6 Common Toilet Problems And How to Fix

toilet problems

Having a damaged home toilet can be a major disaster. Attempting repairs requires extensive knowledge of how toilets work, or else you could do more harm than good.

Between its two main parts, namely, the bowl unit mounted on the floor and the upper tank that holds the water released with every flush action, the latter is where the majority of toilet issues occur. This is because the tank contains two main valves and all other moving parts within, which is connected to the outer handle that enables flushing.

Meanwhile, there are only very few repairs involving just the bowl itself. We have gathered eight of the most prevalent toilet problems you might encounter, as well as quick fixes that just might work for you.

1. Phantom Flushes

You can easily identify this issue when you suddenly hear sounds of water emptying into your bowl even though no one has been using it for hours. This usually happens when your unit has either a faulty flapper or flapper seat.

You can fix this problem by draining the tank and bowl at once, cleaning the flapper, making some adjustments if you see that something’s amiss, or by completely replacing the part it if it’s damaged.

2. Loose Flush Handle

If you find that your toilet’s flush handle feels jiggly and that moving it does nothing, you might be dealing with a loose handle.

Before tinkering with the toilet’s handle, ensure that some other parts did not cause the problem. Once you have done this, you may proceed to find the nut located on the inner side and tightening it with a wrench clockwise. You could also check the tank chains. Shortening the chain length could be a solution if you usually have to hold the handle down to flush completely.

3. Clogged Toilet

Some warning signs of a clogged toilet include hearing gurgling noises and your bowl accumulating way more water than it should while draining too slow when you try to flush. A number of things can cause the blockage, including accumulated human waste, tissue papers, or period products that have been previously flushed down.

Using force-cup plungers, right drain chemicals, or a plumber’s snake often work to loosen up obstructions. If none of the DIY tricks makes a difference, it may be time to call a professional to check for structural damage in your pipes or overall sewage system.

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4. Weak Flush

If your toilet does not have enough water post-flushing, you may be experiencing a weak flush. First-generation toilets made from January 1, 1994, to mid-1997 can only hold 1.6 gallons of water, which is simply not enough to flush down stubborn solids. Another common culprit is clogged holes beneath the toilet bowl rim, which prevents smooth water passage from the tank to the bowl.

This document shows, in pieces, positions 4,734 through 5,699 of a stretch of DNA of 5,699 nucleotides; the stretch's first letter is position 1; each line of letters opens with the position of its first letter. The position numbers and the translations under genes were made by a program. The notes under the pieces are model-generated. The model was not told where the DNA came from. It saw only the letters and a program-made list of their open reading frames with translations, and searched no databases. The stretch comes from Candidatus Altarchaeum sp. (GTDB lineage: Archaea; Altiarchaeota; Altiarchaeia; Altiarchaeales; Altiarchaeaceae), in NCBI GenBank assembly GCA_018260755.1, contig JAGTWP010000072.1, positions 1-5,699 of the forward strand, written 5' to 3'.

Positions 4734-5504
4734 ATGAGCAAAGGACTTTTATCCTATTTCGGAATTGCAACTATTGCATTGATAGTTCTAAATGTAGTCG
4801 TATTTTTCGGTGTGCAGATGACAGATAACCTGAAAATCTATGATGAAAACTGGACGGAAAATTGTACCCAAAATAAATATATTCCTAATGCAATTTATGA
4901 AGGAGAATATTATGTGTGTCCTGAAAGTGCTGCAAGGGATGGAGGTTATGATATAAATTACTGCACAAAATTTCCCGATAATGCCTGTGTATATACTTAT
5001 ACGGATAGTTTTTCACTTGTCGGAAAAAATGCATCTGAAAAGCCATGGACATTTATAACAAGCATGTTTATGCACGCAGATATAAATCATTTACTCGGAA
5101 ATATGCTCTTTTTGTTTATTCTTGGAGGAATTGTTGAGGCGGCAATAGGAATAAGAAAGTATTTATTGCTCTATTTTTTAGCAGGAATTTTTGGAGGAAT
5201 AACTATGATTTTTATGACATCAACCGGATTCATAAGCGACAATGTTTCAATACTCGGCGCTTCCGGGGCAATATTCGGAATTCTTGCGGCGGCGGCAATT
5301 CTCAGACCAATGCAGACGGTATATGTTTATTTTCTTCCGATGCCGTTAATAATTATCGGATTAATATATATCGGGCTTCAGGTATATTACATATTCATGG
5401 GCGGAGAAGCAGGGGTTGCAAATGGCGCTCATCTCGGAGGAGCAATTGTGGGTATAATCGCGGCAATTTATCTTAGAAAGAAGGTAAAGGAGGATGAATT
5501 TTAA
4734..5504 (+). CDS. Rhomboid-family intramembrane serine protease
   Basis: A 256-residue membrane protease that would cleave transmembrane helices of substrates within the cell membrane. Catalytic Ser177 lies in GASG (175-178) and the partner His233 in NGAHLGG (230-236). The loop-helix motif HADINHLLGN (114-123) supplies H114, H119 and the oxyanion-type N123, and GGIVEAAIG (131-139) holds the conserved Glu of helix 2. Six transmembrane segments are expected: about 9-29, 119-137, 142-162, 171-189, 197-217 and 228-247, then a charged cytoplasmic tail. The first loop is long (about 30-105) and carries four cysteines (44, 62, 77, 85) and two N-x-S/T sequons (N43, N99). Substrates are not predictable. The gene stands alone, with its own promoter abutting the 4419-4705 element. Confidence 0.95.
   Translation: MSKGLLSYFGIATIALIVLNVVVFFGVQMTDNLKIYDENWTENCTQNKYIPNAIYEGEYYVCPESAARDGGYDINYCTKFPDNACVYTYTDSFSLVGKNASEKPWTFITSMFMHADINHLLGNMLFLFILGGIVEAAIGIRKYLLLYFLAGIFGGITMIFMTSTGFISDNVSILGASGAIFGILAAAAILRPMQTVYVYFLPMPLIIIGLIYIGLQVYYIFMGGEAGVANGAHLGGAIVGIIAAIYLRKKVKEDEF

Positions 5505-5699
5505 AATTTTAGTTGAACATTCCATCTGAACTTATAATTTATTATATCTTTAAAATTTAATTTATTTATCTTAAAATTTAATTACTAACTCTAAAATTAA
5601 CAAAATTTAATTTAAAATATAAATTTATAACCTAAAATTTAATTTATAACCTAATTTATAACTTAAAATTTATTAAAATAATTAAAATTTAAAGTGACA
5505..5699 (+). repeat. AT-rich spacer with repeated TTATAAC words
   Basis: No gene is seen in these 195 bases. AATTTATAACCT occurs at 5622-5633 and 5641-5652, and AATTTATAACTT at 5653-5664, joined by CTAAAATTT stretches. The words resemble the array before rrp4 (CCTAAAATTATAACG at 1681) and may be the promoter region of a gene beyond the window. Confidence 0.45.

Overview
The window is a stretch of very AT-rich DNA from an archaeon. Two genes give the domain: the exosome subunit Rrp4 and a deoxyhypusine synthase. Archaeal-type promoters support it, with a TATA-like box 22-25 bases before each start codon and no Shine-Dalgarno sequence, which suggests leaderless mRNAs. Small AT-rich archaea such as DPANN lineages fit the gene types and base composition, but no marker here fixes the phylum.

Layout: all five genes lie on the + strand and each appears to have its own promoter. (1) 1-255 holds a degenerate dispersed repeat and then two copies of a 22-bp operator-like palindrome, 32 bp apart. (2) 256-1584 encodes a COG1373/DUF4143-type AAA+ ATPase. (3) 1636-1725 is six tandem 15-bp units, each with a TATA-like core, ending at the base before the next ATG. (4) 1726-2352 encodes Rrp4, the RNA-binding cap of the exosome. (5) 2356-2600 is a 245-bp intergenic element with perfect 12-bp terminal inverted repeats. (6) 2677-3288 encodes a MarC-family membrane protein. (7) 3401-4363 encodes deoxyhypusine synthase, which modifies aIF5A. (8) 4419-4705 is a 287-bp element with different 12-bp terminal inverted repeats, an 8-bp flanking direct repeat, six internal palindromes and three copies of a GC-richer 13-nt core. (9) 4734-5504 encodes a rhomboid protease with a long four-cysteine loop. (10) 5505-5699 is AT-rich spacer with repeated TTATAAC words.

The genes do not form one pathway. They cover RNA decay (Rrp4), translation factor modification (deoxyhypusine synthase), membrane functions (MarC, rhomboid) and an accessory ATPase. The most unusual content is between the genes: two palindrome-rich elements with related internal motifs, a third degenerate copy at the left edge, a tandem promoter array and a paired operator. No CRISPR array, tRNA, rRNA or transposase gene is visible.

Cleaning the siphon jet hole or the swirl holes in the rim with wooden sticks may work. If you are after a more thorough cleaning job, though, try mixing one part of muriatic acid to 10 parts water and using a funnel to pour half of your prepared solution down the overflow tube.

Wait for 30 minutes before pouring the other half of the mixture, and then wait for another 30 minutes before flushing down the toilet. Always remember to wear protective gloves when handling strong chemicals and be wary of the fumes. Make sure to have proper ventilation as you try to do this fix.

5. Leaky Seals

Having water outside of the toilet is an indicator that one or more of the five seals are leaking.

If the damaged seals are the ones located between the tank and the bowl, or between your toilet base and drain pipe, jets of water may spurt from the toilet when you try to flush. You should empty and remove the whole tank to replace the seals. Flipping the tank will give you better access as you remove the old seal and put the replacement in.

If the leaks are minor and caused by the smaller seals in the mounting bolts and the ballcock’s base, tightening the bolts could be enough to stop the leak. If the wax seal on the plastic flange underneath the toilet base is causing the leak, it will eventually cause permanent floor damage. To fix this, you will have to change the wax seal by removing the whole toilet.

6. Loose Toilet Seats

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You can easily fix a wobbly toilet seat by removing the toilet seat nuts and then inserting rubber bushings or seat stabilizers.

7. Running Toilet

If you hear water running in the tank continuously, there is possibly a glitch in the water intake system. Other causes include damage with the float or the part that tells the system when the tank is full of water, so it shuts it off; inserting the refill tube too deep into the overflow tube; or a problem with the inlet valve assembly. Not immediately resolving this issue is a waste of precious water.

If you’re unable to find the real cause of the problem, a professional plumber can be of help, as well as provide the necessary repair.

8. Drop in Bowl Water Level

There are two possible issues if you notice that a significant amount of water has left the toilet bowl. First, water could be slowly siphoning from the bowl due to a partial clog in its colon. Check if there’s a piece of paper, rag, or something else clogging your bowl by emptying it of water and using a flashlight and mirror to look up inside the colon.

Second, in rare cases, the bowl may have a crack in the colon or piping. Unfortunately, the only way to fix this is to install a new one.

You need to check your toilets’ functionality every so often, so you could deal with minor repairs immediately and avoid costly repairs in the future. Your toilet is one of the most used features of your home, so it is only right that you take good care of it. If you are unsure of how to deal with a toilet issue, call a professional plumber who can correctly diagnose and fix the problem for you.

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